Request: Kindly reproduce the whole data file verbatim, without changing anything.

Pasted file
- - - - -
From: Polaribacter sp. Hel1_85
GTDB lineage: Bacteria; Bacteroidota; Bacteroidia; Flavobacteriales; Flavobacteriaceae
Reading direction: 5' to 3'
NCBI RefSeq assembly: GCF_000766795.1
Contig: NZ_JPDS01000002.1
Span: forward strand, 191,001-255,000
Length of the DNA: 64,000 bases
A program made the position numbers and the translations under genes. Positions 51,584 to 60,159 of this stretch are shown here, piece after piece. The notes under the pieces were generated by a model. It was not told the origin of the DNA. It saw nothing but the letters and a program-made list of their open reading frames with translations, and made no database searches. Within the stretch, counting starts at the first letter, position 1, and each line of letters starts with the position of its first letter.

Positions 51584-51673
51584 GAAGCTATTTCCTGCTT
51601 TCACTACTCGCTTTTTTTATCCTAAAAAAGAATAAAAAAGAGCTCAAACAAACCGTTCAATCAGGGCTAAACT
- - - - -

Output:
From: Polaribacter sp. Hel1_85
GTDB lineage: Bacteria; Bacteroidota; Bacteroidia; Flavobacteriales; Flavobacteriaceae
Reading direction: 5' to 3'
NCBI RefSeq assembly: GCF_000766795.1
Contig: NZ_JPDS01000002.1
Span: forward strand, 191,001-255,000
Length of the DNA: 64,000 bases
A program made the position numbers and the translations under genes. Positions 51,584 to 60,159 of this stretch are shown here, piece after piece. The notes under the pieces were generated by a model. It was not told the origin of the DNA. It saw nothing but the letters and a program-made list of their open reading frames with translations, and made no database searches. Within the stretch, counting starts at the first letter, position 1, and each line of letters starts with the position of its first letter.

Positions 51584-51673
51584 GAAGCTATTTCCTGCTT
51601 TCACTACTCGCTTTTTTTATCCTAAAAAAGAATAAAAAAGAGCTCAAACAAACCGTTCAATCAGGGCTAAACT